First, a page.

For tax purposes, X claims deductions for interest on the loans and for depreciation on the property. X does not include the optional Service Contract Term in the lease term for purposes of calculating the property’s recovery period under §§ 168(g)(3)(A) and 168(i)(3). X includes in gross income the rents received on the Lease. If the Purchase Option is exercised, X also includes the Exercise Price in calculating its gain or loss realized on disposition of the property.

The form of the sale from FP to X may be a head lease for a term in excess of the assumed remaining useful life of the property and an option for X to purchase the property for a nominal amount at the conclusion of the head lease term. In some variations of this transaction, the participation agreement provides that if X refinances the nonrecourse loans, FP has a right to participate in the savings attributable to the reduced financing costs by allowing FP to renegotiate certain terms of the transaction, including the Lease rents and the Purchase Option price.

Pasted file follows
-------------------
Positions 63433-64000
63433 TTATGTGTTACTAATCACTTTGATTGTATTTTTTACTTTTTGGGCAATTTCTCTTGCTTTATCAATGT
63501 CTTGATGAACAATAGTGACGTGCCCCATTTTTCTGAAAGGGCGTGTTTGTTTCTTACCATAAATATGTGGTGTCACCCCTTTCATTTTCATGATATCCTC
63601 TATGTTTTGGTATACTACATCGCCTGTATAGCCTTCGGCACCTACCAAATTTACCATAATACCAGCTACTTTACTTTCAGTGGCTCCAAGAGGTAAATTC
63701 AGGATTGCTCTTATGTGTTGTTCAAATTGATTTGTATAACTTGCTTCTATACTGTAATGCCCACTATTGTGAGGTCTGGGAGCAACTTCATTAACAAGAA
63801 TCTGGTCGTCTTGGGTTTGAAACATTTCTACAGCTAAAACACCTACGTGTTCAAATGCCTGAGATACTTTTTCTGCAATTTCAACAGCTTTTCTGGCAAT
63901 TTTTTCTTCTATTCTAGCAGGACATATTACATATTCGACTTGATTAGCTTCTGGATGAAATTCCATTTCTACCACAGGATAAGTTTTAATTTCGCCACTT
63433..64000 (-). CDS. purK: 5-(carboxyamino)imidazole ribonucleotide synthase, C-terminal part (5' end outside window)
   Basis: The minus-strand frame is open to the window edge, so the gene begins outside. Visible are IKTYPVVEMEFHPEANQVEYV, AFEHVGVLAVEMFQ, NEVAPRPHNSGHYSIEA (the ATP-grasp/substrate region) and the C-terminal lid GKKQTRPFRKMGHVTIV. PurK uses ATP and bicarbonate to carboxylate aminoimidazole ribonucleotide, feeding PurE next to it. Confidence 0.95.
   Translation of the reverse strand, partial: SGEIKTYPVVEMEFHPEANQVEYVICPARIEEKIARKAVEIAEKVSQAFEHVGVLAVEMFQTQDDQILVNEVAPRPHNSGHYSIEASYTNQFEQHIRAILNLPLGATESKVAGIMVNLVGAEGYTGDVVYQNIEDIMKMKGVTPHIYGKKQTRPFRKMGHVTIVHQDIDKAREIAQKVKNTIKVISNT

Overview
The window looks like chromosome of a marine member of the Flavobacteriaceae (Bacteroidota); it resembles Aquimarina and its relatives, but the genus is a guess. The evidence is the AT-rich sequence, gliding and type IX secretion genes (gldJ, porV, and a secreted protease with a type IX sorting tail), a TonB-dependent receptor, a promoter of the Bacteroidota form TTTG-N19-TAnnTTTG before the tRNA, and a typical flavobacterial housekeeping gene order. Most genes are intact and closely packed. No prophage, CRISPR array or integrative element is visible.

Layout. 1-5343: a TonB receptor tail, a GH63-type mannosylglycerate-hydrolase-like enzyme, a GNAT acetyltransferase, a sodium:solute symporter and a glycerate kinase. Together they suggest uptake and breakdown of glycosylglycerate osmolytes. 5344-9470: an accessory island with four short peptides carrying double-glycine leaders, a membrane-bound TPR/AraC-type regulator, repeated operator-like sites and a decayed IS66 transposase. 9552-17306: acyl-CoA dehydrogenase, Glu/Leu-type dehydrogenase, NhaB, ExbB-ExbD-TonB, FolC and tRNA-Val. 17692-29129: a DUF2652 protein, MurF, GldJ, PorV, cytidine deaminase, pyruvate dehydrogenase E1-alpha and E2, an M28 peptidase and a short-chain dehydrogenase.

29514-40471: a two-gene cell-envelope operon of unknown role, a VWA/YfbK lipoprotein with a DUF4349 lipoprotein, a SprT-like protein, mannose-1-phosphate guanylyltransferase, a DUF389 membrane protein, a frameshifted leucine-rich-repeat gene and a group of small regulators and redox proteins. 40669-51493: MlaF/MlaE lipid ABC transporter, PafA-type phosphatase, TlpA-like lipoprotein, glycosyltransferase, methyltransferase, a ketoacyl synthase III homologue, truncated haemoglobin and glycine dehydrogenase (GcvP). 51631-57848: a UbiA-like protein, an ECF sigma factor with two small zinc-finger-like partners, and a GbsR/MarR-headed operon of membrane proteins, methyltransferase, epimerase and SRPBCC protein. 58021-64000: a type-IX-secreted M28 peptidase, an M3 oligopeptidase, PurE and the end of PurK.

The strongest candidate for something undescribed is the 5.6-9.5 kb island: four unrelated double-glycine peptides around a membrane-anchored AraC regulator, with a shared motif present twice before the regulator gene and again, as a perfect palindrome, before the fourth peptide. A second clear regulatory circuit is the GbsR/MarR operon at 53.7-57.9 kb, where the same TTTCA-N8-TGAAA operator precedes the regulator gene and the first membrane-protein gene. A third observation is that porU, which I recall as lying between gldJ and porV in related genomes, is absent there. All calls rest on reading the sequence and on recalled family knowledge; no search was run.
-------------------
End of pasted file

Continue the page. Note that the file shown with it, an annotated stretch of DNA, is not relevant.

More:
Situation 2

The facts are the same as in Situation 1 except for the following.